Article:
When will I get my State Pension?
We will use your email address only for sending you newsletters. Please see our Privacy Notice for details of your data protection rights.
State Pension claimants have different times when they can receive their hard-earned retirement. Over the years, the rules around State Pension have shifted, including the amount and age retirees may claim it. Currently, dates vary by generation, and they will do so again in the future.
When can people claim a State Pension?
People may claim a State Pension only once they reach an age set by the Government.
They currently have two types of available pension, the basic and new State Pension.
The basic State Pension age remains set, while the new State Pension is subject to change.
According to the Government’s website, outlining who is eligible for the pension, people can only claim State Pension if they are:
A man born before April 6, 1951
A woman born before April 6, 1953
Anyone born within this time will have already started claiming their State Pension.
Only those born after the dates specified for the basic State Pension can claim the new State Pension.
They can only take it once they reach State Pension age, which changes every so often.
Steady rises over the years mean the current State Pension age for men and women born between October 6, 1954, and April 5, 1960, is now 66.
The age will only continue to increase in the coming years.
State Pension: Do you get less if you have a private pension? – EXPLAINER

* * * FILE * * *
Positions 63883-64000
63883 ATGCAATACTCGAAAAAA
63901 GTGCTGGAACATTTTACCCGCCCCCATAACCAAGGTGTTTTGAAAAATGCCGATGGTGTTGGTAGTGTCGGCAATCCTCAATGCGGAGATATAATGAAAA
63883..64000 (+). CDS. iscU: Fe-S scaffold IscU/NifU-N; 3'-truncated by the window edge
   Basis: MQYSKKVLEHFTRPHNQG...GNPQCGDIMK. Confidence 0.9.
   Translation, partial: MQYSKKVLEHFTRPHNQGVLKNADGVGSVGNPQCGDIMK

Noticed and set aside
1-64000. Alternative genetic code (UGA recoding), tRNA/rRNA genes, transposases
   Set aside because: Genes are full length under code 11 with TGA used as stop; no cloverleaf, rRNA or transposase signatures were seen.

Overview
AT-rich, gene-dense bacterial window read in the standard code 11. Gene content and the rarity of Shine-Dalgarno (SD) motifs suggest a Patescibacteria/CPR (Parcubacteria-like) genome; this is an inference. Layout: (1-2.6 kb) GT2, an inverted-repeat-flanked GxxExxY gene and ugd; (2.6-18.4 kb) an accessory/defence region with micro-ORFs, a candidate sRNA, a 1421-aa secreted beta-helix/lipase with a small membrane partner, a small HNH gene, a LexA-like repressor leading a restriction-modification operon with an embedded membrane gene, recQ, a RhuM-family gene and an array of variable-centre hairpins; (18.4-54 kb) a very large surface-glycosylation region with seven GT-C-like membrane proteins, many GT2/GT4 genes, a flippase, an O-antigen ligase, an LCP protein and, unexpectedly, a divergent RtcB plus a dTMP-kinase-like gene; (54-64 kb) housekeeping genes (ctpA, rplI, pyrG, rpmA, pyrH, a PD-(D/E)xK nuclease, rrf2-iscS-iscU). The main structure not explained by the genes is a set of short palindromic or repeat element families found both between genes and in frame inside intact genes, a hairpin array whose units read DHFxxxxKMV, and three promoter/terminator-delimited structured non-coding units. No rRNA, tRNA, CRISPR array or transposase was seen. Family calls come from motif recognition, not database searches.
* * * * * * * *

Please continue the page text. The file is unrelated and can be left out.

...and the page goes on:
State pension: ‘I missed working’ 70-year-old Briton refuses to retire – COMMENT
Britons told to be ‘savvy’ savers as worries build on retirement – INSIGHT
Those born after April 1960 will likely receive their pension aged 67 from 2026 to 2028.
But these plans may shift forward to 2037 or 2039, with another increase to 68 between 2044 and 2046.
Anyone aged under 30 at present may face retiring later than ever at age 70.
The current Government has pledged to keep a “triple lock” on pensions which sees the amount people receive increase every year by average earnings, inflation or 2.5 percent.
Chancellor Rishi Sunak promised it would stay put this year despite anticipated changes due to COVID-19.
He told LBC radio the amount would not see any significant change in 2020.
Mr Sunak said: “Yes, our manifesto commitments are there and that is very much the legislative position.
“We care very much about pensioners and making sure they have security, and that’s indeed our policy.”
Source: Read Full Article